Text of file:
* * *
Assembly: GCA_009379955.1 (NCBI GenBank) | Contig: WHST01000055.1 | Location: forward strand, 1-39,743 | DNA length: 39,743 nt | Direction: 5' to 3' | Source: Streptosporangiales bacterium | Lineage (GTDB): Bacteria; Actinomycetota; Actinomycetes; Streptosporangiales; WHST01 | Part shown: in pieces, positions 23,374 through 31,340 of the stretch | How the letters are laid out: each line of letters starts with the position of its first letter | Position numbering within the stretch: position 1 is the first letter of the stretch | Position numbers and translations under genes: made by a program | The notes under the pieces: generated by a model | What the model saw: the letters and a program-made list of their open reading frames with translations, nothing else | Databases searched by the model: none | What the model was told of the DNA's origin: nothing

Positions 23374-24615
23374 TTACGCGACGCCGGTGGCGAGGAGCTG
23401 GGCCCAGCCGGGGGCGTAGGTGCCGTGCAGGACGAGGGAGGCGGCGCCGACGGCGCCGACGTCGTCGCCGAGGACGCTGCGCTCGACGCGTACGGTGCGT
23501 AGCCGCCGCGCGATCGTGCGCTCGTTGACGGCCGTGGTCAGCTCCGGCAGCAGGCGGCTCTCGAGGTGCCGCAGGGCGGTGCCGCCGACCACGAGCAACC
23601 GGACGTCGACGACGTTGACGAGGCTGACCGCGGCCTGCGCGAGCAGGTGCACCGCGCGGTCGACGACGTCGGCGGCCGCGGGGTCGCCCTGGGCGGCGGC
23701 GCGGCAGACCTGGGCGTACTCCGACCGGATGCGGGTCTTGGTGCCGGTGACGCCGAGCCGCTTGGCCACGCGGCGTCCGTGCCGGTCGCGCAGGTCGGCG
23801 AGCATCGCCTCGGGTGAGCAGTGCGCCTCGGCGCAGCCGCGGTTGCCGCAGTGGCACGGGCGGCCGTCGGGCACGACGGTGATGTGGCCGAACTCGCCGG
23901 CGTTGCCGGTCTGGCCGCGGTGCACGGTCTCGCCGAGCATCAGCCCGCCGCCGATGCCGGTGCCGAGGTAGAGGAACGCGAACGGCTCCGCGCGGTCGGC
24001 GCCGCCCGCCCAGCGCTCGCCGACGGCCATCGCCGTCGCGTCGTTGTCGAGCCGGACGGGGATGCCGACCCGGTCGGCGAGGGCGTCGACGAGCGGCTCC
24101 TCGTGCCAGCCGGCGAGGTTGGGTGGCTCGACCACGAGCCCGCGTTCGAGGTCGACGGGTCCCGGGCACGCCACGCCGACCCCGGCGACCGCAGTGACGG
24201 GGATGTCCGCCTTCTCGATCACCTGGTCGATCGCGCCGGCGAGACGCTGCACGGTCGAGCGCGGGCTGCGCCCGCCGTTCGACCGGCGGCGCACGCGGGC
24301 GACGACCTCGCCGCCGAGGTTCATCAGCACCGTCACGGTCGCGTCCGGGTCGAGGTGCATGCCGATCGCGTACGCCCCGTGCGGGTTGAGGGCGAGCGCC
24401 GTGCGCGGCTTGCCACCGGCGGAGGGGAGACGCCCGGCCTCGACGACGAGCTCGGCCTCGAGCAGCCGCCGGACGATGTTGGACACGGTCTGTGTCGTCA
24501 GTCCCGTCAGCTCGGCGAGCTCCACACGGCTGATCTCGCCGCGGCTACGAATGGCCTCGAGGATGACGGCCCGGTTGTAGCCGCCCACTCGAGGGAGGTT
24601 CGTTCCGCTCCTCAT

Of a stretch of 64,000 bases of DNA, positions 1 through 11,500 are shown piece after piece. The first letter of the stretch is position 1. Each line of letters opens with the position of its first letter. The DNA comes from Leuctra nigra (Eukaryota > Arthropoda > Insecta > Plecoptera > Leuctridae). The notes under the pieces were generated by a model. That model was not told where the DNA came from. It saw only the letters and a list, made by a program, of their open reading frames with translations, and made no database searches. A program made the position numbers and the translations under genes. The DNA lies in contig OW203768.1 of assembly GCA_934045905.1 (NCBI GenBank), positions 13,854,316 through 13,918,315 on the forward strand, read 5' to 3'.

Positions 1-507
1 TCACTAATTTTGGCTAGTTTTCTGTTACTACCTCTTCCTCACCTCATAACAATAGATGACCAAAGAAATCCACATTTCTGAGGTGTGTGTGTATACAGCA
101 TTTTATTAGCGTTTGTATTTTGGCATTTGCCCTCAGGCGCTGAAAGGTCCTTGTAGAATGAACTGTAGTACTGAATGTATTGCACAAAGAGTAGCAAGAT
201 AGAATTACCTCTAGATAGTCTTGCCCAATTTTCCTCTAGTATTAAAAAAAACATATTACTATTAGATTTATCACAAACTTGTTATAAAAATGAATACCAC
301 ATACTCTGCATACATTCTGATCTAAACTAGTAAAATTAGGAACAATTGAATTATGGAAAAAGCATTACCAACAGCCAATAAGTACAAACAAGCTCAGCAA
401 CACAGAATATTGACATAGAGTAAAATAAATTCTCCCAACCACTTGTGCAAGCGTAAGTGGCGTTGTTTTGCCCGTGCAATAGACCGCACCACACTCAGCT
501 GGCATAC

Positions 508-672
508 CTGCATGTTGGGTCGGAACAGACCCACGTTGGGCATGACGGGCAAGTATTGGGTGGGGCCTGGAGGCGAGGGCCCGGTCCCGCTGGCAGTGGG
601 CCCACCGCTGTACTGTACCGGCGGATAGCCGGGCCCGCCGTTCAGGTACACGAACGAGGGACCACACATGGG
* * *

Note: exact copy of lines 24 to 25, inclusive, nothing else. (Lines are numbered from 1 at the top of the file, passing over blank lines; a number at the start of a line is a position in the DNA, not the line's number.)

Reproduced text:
501 GGCATAC

Positions 508-672